Instant coffee granules

Instant Coffee

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Ever wondered to whom you should be thankful because in the morning you can prepare the tasty cup of coffee in less than 30 seconds? Let us mention some of the people that developed and contributed the recipe of modern day instant coffee.

History

By some information, the first version of instant coffee was invented back in 1771 in Great Britain. In America, this product was developed in 1853. The product that officially became instant coffee that we drink today was the work of a man called David Strang, from New Zeland, back in 1890. He was the founder of a company called Strange Coffee. He patented his invention, but also he patented the process which he used in order to develop this revolutionary coffee. The process was called dry hot-air and it is said that the process was first designed by the scientist from Japan Satori Kato. After this, some others coffee companies also developed their own instant coffee because the popularity of this beverage grown every day and very quickly reached millions of consumers on the everyday basis. Maybe one of the most popular brands in the coffee world gains its popularity with the help of this coffee. We are talking about Nescafe (we all heard about 2 in 1 and 3 in 1).

There are two methods in the process of production when we talk about instant coffee. The first and earlier method was the one mentioned above called dry hot-air process and this one included that the liquid coffee is sprayed as the fine mist through the hot dry air. In this process, the coffee droplets are dried into a powder.

The other process is more common in today’s production of instant coffee so let us take a peek at what is happening behind the closed door of the coffee factory.

The process of preparation

Before we start we should mention that every day we drink about 2,2 billion cups of coffee. So for the true coffee lovers, if the process of production in these factories collapsed even for one day it would be… well, let’s say it would ruin their day.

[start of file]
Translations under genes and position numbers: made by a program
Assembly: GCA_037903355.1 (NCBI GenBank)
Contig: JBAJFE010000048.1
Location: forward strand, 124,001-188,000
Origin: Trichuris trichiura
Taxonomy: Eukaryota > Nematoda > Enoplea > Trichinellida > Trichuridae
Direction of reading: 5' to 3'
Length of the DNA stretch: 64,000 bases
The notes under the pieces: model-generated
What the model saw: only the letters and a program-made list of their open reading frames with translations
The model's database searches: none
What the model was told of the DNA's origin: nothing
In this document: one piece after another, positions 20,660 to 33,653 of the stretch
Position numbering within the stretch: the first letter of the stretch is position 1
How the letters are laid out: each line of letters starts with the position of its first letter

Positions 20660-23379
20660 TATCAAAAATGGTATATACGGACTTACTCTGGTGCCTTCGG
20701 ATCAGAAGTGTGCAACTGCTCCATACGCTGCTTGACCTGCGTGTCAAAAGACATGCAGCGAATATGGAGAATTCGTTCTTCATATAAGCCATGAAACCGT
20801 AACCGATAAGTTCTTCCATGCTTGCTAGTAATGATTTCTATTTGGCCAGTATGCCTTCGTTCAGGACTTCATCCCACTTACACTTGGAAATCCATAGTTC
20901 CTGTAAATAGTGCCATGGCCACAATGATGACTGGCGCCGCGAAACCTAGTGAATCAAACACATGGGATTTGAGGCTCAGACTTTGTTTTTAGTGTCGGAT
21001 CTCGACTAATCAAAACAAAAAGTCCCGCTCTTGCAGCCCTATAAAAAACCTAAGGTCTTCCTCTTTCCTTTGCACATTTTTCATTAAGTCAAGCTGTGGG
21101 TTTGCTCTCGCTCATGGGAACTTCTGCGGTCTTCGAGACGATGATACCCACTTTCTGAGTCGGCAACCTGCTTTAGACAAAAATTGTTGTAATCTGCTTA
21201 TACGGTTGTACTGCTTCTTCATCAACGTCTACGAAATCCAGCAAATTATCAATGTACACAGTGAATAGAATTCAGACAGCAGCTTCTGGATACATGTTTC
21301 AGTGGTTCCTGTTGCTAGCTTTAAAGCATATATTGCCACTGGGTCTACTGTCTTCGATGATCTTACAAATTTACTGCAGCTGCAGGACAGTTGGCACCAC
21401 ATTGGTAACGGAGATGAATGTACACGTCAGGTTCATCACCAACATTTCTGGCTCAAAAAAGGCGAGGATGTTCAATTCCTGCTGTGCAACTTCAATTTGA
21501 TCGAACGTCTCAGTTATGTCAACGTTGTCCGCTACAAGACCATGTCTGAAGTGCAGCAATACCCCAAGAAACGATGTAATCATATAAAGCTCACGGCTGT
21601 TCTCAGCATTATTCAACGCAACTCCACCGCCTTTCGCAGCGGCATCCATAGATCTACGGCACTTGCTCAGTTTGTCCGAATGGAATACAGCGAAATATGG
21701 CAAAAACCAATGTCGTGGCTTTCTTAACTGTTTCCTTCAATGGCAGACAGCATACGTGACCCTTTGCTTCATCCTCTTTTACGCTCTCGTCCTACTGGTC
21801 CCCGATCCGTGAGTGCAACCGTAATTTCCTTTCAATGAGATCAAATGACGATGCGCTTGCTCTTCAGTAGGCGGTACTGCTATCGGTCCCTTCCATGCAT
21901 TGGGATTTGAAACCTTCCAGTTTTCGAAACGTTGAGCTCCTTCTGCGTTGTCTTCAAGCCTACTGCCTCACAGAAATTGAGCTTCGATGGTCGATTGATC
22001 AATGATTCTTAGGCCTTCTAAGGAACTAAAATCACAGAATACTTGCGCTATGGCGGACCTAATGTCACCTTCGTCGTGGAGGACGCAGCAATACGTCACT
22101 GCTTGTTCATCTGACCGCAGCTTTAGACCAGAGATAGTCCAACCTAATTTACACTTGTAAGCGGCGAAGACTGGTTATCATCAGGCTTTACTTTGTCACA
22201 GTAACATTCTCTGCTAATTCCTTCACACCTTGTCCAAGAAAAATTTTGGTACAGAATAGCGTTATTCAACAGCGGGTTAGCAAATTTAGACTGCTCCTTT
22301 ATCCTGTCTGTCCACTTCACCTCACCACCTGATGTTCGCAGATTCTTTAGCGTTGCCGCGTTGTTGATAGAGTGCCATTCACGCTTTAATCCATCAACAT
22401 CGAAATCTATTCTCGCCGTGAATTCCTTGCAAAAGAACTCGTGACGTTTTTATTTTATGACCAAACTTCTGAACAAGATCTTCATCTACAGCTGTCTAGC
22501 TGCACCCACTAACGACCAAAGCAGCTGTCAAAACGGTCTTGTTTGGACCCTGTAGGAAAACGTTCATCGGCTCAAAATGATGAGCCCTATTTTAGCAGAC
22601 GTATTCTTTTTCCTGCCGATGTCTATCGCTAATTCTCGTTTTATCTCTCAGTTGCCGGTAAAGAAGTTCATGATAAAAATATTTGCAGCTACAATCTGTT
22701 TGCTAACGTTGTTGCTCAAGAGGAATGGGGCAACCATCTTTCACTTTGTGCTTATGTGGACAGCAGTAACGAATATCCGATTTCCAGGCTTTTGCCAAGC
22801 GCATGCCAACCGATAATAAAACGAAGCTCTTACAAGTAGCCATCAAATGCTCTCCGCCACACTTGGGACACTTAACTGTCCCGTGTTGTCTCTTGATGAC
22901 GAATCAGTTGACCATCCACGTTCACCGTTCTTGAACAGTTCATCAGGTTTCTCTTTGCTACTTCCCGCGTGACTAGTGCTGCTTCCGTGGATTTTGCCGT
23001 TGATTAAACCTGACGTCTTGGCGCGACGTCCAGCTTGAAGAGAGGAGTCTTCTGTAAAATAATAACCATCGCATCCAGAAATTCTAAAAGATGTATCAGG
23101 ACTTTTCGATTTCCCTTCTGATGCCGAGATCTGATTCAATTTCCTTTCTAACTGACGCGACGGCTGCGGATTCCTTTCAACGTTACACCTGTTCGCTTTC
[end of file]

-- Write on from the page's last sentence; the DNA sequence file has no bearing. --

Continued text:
Directly from South America, the fresh coffee beans are brought in front of the factory. The raw beans are filtered into the large ovens where they are roasted. They are steered constantly to make sure that they are evenly roasted. From the oven, they are directed into the industrial mill where they are ground into a powder. From there, the powder takes a trip to the next section of production. The powder is now into the coffee machine (the name is very original) where the flavor is forced out by a hot steam and pressure. The coffee is heated until it is condensed into an extract and the mash is spread out on the conveyor belt which will take it away to the next station – the freezing hole, the room in which the temperature is -50 degrees Celsius.

The extract on the conveyer belt is frozen solid and fast in order not to lose the extract. At the end of the conveyer belt, it is broken into granules. The frozen granules still contain water which needs to get rid of, so the granules are kept at the low pressure for five hours. The challenge is to extract the water without coffee becoming liquid again because this would release the aromas. So the process is following – the granules are heated to 60 degrees Celsius in a strong vacuum. Under pressure, the water vaporizes and turns straight into steam. The process is called sublimation. When the granules came out of the vacuum they have been freeze dried. The aromas have been locked in and they will stay solid in the room temperature. After that comes the packaging part and that is it.

Instant coffee

Good or bad for you

Well if consumed in high dosage every day it can be harmful, like any other food or drink, so it would not be smart if you exaggerate with the everyday use of the instant coffee.

A lot of people agreed about 3 good and 3 bad things about instant coffee.

The 3 good things are – it is very quick and easy to prepare. Just add hot water to the coffee, stir up a little bit and it Is done! There is no waste in the process of preparation, so there is no need to dispose of the leftover coffee grounds. And also there are a lot of recipes which include the instant coffee, so the choice is yours. So for example, beside the basic instant coffee you can make iced instant coffee (by adding ice cubes, the little milk or cream and cocoa or vanilla), blended instant coffee (the same ingredients like iced instant coffee, but with the fine touch of chocolate syrup), instant latte (with hot milk).

The 3 bad reasons that will turn you back from drinking this coffee are quite silly, but for some, they are good enough reason. The first one is that for some consumers the limited mouthfeel cannot get close in comparison to fresh coffee tastes. Also, in the process of preparation (which is very fast), there is no romance or connection. You know that feeling when you are preparing a meal or a drink that takes your precious time in order to prepare it. You commit your energy in order to come to the finish line and take a zip which is more tasteful just because it took your time in the process of preparation. Well with instant coffee you don’t have this. You just pour a spoon of coffee, some sugar, add a hot water and you are done. There are also health hazards such as malabsorption (it is proven that instant coffee decreases the iron absorption in your organism) and carcinogenicity (the consumers of instant coffee are at a higher risk of getting bladder cancer). So, because of this, in modern countries, there are strict regulations for the instant coffee producers which include the species of coffee used in the preparation, their origin, year of production, a level of caffeine etc.

So the choice is yours. Either you are for the conventional cup of coffee or for a quick modern one.

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